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Sandlynn
Participant
Post count: 92

Continuing with The Alphabet Challenge Variation (read 18 books where the title/author name begins with the letter A, then B, C, etc. through R).

Letter “D” for Dating-ish

For letter “D,” I decided to see what many were raving about and pulled out Penny Reid’s Dating-ish published in 2017. (I previously read her book, Neanderthal Seeks Human, which I gave a B+. I liked it enough to seek Reid’s other work out.)

This book has been ably described in the AAR review posted here: https://allaboutromance.com/book-review/dating-ish-by-penny-reid/. However, I didn’t enjoy it quite as much. I can see what the reviewer sees in the story. It’s certainly very different and I appreciated all of that. In fact, I will list the things I liked about it first and then mention what made this less enjoyable for me.

What I liked: I really enjoyed the two main characters and their courtship story. Matt, the hero, was adorable and Marie, the heroine, was smart enough to fall for him pretty quickly. Neither of these people were stupid, they just didn’t reveal enough to eliminate all doubts about each other … and of course if they did, the story would be very short. I loved their banter and I understood their insecurities. Another thing I loved was the opening of each chapter, which featured a little abstract about a real — I think — AI development that was fascinating. I was also interested in Matt’s research, which we only really hear about rather than “see.”

What I didn’t like as much: I wasn’t as thrilled about something which I probably should’ve expected, i.e., the tired trotting out of a group of couples who are all beautiful, accomplished, terribly in love and protective of their women. The couples who are all friends. In regencies, these are the “secretive spy club,” “the devilish dukes,” “the penniless sisters,” “the wallflower duchesses.” I am not a fan of those series of books, nor am I of the contemporary version. I don’t mind stories about the different couples, but bringing them all together and having them interact was insufferably cutesy and confusing. They are all so similar — to me — that I had difficulty telling them apart. Can’t they have friends who are not all the same? Different ages, shapes, sizes, sex preferences, and ethnic backgrounds? You know, like real life in the city of Chicago. As for my second turn off — I guess this is more personal — but I found some of those practices Marie was trying out for her article to be downright creepy! Cuddling? Okay. That’s nice. But dry humping (isn’t that basically lap dancing?) and orgasm meditation?! Geez! I don’t know. And, to tell you the truth, the fact that the author did not have the characters actually go through with either of the latter in the story should tell us something, huh?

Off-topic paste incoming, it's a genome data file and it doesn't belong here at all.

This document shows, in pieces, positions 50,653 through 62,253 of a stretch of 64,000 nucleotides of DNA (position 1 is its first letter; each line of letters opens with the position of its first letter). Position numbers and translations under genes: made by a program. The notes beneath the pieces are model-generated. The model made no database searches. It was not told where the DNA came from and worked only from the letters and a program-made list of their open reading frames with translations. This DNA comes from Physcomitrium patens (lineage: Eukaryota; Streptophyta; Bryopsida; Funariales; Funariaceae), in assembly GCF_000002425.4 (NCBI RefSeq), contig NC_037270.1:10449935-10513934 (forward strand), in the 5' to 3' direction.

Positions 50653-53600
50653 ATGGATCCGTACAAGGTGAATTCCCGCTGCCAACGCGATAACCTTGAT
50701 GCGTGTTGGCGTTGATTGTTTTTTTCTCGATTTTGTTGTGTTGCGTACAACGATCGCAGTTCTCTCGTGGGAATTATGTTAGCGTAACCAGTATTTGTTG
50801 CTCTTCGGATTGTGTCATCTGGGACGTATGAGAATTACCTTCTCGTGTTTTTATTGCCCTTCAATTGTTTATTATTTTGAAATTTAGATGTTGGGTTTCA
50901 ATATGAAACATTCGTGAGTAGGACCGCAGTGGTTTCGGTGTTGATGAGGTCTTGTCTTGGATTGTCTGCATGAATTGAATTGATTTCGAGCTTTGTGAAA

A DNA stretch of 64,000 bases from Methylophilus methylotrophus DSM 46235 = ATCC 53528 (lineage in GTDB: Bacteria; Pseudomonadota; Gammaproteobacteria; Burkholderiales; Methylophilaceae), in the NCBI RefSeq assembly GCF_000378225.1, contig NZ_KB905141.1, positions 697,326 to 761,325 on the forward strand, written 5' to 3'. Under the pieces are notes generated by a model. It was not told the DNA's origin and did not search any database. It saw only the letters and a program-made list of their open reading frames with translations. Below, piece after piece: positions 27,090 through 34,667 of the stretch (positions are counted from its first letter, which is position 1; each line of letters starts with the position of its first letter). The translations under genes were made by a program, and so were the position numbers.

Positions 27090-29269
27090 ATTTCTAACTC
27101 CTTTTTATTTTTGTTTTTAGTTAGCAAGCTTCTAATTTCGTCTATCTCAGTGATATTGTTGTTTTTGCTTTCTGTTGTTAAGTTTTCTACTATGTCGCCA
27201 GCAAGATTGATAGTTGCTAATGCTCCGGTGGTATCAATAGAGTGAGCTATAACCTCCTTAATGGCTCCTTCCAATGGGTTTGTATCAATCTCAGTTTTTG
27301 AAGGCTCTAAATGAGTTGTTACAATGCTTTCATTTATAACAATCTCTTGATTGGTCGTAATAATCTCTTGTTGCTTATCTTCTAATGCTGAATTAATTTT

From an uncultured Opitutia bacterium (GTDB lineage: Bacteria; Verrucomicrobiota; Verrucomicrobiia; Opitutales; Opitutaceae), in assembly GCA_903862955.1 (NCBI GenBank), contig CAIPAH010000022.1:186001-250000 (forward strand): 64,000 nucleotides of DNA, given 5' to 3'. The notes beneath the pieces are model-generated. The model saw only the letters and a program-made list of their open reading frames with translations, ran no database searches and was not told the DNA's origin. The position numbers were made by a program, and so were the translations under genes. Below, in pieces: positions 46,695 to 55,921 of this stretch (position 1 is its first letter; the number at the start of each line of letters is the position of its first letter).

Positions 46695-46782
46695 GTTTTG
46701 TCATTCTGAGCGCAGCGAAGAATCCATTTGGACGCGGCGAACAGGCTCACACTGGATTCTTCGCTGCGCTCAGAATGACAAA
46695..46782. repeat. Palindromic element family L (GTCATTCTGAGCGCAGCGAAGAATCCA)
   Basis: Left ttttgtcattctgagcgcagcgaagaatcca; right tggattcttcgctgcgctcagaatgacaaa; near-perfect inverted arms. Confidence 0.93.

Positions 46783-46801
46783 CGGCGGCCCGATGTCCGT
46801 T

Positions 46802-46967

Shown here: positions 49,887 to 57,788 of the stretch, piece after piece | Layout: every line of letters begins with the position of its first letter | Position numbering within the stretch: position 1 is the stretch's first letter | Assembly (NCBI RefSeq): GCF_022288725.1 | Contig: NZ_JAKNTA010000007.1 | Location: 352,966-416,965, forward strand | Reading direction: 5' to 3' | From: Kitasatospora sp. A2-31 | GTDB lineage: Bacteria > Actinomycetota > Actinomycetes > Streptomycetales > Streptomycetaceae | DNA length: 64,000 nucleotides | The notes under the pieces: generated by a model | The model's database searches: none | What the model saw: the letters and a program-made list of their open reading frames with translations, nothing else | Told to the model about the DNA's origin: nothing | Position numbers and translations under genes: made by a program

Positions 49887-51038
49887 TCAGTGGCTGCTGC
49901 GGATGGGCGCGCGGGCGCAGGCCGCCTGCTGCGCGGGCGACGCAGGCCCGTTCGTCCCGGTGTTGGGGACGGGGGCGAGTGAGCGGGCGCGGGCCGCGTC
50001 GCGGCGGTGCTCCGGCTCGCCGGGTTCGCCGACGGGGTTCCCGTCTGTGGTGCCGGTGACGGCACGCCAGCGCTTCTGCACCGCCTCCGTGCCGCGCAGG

In any event, I don’t know. The book clearly is very different. I liked much of it, but I didn’t love it. “B-“?

*****
The Alphabet Challenge Variation – 2 down, 16 to go (R, D…)